So those who were already nomadic were joined by those trying to stay but within the community. There lesson was clear – stop being Travellers, stop being Gypsies. Break up your communities, your fixed or travelling villages and get a house or flat. Of course, in many ways this was counterproductive even for Capital. There is a housing crisis, as we know only too well and this policy is simply adding to the competition for housing. So you can see that there is a strong ideological, prejudiced and populist current driving British Government policy.

In the last couple of years some London boroughs introduced blanket injunctions against anybody settling on land. Bromley Council was successfully challenged in the courts so this tactic by local authorities has failed.

The New Proposed Legislation

Which brings us to the new proposed legislation which had its first reading on Monday. The Police, Crime, Sentencing and Courts Bill is an attack on all of us, but is specifically an attack on Gypsies and Travellers. It contains a section which create a new criminal offence against unauthorised encampments. The new offence

  • Will target trespassers who intend to reside on any private or public land in vehicles without permission and where they are causing significant disruption, distress or harm to local communities.
  • Give Police powers to seize vehicles and arrest offenders
  • The new offence will be punishable by a prison sentence up to 3 months or £2,500 fine or both

As a sop to critics like us the Government says that ‘the measures will target harmful encampments which reflect badly on the wider nomadic community as a whole, the majority of whom are law-abiding’. But who are these wider nomadic communities? Where can they stop, let alone settle, without breaching this law? But Priti Patel gives the game away –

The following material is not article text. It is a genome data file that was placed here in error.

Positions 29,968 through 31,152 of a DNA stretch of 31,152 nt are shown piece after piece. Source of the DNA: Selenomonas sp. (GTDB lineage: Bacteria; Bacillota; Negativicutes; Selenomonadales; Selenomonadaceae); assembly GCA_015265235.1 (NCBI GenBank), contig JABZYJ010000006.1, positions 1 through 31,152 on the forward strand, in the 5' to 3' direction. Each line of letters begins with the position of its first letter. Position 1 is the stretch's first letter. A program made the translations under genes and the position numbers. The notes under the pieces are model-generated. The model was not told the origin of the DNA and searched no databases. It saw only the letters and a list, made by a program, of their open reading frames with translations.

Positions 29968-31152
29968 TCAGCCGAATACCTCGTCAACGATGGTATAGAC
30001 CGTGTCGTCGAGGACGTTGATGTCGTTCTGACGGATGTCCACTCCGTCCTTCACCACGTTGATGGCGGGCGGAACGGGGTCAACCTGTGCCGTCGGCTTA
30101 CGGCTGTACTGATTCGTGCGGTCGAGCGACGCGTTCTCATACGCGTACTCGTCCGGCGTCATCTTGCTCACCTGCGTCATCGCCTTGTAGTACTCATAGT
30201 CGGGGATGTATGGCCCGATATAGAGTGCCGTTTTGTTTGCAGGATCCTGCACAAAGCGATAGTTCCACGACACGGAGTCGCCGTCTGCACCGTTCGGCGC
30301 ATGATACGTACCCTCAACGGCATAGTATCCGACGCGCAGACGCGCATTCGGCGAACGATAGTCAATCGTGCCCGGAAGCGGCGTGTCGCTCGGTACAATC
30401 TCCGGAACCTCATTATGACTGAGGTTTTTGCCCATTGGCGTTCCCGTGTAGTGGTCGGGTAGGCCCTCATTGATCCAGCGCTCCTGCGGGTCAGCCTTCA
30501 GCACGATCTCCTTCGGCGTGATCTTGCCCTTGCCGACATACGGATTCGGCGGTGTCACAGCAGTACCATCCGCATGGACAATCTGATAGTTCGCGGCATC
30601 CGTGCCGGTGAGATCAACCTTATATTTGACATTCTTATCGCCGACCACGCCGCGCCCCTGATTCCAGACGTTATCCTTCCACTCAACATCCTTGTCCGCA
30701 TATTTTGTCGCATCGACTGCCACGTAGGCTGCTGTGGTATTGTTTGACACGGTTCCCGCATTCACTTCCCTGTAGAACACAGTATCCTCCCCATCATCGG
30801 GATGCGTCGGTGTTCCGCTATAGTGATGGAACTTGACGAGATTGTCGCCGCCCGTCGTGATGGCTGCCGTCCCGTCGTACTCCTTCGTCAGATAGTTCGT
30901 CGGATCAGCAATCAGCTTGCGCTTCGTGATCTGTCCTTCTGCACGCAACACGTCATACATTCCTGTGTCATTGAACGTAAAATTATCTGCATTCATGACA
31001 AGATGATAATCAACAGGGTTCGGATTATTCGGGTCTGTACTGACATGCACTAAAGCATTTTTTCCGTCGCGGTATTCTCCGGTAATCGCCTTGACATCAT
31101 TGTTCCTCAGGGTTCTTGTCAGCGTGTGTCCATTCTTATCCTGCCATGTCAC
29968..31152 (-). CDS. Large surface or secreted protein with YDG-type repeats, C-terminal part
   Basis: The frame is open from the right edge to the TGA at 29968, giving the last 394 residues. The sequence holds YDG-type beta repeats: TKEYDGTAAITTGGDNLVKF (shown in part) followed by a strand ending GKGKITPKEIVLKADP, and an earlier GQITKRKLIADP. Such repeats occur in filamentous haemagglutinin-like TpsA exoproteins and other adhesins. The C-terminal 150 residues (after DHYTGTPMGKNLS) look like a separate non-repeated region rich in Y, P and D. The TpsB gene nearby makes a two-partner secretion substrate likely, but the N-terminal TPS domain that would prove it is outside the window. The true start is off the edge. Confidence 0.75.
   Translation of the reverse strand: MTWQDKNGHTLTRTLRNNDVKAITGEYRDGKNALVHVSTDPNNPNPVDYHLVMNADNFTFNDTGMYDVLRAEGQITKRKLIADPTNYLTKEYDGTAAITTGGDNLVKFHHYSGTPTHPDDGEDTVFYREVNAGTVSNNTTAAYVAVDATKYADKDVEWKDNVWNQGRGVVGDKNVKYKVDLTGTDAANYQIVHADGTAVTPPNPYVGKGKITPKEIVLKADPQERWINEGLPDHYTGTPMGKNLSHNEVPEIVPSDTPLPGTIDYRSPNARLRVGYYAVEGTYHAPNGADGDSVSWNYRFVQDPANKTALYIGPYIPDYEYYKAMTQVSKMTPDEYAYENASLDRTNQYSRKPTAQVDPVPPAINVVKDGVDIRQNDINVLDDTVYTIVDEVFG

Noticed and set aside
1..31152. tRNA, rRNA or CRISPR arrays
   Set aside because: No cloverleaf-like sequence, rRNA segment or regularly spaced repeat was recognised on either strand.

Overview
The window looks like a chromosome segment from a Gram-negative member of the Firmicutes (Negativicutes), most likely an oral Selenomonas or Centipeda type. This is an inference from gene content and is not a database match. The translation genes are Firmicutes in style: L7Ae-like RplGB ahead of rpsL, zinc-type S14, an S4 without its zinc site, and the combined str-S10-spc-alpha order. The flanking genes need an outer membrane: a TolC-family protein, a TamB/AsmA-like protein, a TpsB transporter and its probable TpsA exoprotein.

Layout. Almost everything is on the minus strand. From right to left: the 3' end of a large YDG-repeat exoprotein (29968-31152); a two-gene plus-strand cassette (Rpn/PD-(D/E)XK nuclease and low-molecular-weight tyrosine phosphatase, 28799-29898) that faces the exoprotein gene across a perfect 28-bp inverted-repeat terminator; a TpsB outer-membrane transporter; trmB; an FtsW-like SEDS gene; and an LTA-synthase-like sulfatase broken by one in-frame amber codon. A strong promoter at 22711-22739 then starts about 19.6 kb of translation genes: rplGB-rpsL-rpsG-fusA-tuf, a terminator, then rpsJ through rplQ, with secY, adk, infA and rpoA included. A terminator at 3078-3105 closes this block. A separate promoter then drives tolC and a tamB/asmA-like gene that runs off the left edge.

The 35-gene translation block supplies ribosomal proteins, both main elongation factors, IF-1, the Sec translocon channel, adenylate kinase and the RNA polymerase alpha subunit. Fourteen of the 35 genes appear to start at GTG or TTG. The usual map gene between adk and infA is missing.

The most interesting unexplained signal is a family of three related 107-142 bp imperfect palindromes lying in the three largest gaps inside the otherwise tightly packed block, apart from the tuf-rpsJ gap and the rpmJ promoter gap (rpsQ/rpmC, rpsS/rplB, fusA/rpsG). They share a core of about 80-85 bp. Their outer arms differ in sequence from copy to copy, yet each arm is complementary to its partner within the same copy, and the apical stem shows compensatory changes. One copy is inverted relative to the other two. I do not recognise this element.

They are residing or intending to reside without the consent of the occupier – this will ensure unintentional instances of trespass are not affected such as ramblers or hikers’. So ramblers and hikers are one thing but a COMMUNITY is quite another.

Another sop is that they will only apply to cases where there is ‘a request by the occupier or police to leave the land’ – but where are they supposed to go?

A very sinister sentence is that ‘The amendments will broaden the range of factors which police can consider when enforcing the law, to include interference with access to utilities like water, gas and electricity…..’ So what about the health & safety considerations in relation to children or disabled people living on the site?

Inclusive Unity

These proposals are like a dagger to the heart of Gypsy and Traveller communities. But it could be an opportunity. The whole of the Government Bill has antagonised vast swathes of people in this country. It can unite people in opposition. Travellers and Gypsies need to be at the heart of the campaign against it and we must facilitate that.

An injury to one is an injury to all but a victory for one is a victory for all.